Tag Archive | planning

Is data really the new creative brief?

Last week, a few idiology teamsters dropped into the Contagious Now/Next/Why event at St Luke’s LSO in London. A fleet of fantastic speakers took to the stage to present the latest trends in Perceptive Media, Social Business and Marketing as Service Design – topics of huge relevance and of enormous interest to us. Throughout the hugely diverse presentations, “data” seemed to be the word on everyone’s lips – something we’ve noticed increasingly in the press as well as in meetings with clients. We couldn’t help but wade into the discussion via Twitter when it was suggested that “data is the new creative brief”.

Check out the full article on our idiology blog.


Progress through technology

This is another article that I wrote for the the APG strategy corner in New Business magazine. Although this article is not particularly about Audi, it is about pushing the boundaries of using technology in a useful way and about how planning can help brands to choose the right technology.

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Planners Get A Check-Up

In comparison to many other jobs, planning is kind of a niche discipline. The group of planners around the world really like to connect and understand their own craft better. A good way to do that, is to join the annual planner survey. The German Account Planning Group just released this year’s planning survey.

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Watching how trends & creativity become contagious

“Influencers is a short documentary that explores what it means to be an influencer and how trends and creativity become contagious today in music, fashion and entertainment. The film attempts to understand the essence of influence, what makes a person influential without taking a statistical or metric approach.”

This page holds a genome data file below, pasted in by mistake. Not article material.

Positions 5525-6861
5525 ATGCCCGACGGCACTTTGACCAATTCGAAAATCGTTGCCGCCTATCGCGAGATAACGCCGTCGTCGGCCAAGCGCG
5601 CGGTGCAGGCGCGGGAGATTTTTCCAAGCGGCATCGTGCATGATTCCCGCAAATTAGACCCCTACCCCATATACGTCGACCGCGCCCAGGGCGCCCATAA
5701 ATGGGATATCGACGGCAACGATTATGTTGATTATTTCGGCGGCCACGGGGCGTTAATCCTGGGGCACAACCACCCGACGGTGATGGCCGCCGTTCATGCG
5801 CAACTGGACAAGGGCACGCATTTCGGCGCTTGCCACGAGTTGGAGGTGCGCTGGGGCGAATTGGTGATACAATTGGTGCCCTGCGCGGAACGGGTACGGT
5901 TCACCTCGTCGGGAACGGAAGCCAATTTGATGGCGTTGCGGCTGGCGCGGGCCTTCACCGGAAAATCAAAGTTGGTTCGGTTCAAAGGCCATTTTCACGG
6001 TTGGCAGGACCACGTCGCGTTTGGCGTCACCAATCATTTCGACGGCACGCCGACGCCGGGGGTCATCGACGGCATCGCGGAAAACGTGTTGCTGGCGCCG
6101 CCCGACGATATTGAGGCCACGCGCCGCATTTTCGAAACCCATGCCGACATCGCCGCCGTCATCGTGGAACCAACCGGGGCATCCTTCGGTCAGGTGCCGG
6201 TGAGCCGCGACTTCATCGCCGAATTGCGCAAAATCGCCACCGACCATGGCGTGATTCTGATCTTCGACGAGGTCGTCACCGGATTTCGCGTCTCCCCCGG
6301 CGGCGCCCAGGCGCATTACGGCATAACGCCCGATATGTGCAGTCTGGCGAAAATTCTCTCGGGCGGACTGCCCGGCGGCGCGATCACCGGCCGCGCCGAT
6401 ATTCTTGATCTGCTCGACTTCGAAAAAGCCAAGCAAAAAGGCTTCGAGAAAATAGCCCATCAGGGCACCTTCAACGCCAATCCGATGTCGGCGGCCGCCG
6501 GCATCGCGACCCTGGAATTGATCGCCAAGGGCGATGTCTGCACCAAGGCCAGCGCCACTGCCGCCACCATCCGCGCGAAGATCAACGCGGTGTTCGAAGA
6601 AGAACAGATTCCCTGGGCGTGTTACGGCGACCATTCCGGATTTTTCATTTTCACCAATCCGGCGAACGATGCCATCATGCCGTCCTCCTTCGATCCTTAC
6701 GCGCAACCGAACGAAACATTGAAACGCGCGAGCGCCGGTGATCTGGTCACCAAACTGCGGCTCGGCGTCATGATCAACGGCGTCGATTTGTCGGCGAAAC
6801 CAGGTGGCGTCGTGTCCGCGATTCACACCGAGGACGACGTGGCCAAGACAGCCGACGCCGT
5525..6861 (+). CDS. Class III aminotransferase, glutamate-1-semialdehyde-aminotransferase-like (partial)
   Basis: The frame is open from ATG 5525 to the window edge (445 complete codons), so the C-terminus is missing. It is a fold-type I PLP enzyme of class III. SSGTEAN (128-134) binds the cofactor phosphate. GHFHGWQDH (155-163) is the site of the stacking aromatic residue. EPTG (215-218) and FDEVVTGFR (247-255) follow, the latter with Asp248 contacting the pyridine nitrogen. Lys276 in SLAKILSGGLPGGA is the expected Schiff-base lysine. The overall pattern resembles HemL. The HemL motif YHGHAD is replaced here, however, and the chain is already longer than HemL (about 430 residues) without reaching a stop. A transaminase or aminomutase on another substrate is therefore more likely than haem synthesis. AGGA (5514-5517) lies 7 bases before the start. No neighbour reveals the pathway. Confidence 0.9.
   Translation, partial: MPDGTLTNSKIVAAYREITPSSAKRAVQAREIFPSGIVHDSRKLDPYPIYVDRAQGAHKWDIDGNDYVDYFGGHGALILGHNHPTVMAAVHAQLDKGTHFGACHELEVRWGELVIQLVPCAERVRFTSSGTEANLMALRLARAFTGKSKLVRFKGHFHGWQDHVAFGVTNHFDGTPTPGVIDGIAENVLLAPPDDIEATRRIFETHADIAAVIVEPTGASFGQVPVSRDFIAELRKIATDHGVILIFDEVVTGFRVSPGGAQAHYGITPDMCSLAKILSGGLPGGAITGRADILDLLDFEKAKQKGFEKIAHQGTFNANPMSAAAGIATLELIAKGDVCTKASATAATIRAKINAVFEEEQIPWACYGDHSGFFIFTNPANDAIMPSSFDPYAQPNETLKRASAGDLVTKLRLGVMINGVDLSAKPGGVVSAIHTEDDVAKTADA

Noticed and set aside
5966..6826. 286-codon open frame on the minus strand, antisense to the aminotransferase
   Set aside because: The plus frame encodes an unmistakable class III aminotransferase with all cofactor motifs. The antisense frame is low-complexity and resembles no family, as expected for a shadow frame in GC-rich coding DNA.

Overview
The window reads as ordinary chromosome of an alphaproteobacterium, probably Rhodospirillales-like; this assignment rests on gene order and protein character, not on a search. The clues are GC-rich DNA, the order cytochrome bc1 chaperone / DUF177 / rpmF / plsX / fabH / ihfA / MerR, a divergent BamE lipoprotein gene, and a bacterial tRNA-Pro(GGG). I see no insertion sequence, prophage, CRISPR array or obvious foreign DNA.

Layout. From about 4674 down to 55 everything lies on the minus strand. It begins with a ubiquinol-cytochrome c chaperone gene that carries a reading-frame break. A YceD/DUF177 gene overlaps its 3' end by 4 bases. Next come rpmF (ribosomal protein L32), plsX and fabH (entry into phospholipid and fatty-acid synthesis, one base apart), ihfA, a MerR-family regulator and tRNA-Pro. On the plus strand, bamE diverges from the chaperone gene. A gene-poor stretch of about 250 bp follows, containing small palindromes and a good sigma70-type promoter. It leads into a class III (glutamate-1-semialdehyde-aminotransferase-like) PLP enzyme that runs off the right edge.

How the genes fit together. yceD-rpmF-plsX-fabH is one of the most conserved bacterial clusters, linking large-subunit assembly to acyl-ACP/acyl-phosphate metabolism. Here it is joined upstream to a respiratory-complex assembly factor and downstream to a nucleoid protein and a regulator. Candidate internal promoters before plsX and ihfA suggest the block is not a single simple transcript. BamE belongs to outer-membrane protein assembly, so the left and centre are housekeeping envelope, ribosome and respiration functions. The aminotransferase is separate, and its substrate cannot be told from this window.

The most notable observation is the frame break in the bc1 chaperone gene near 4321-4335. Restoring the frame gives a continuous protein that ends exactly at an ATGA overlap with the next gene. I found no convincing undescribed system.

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A Digital Planning Review

Yes I know, everyone talks about digital. And everyone wants to do it. Especially for planners, it’s one of the topics that you cannot lose sight of. Most recently I had some interesting conversations with planning colleagues and I found out that there are basically three types of positions in the discussion. The first group are the real traditionalists who still think that digital is a hyped topic and some even argue that there is no such thing as digital planning and strategy. The second group are awed traditional planners who are a little bit intimidated by digital and see it as a huge mystery. And the third group are the planners who work in and with digital and wonder what all the fuzz is about. Because they don’t make a big difference.

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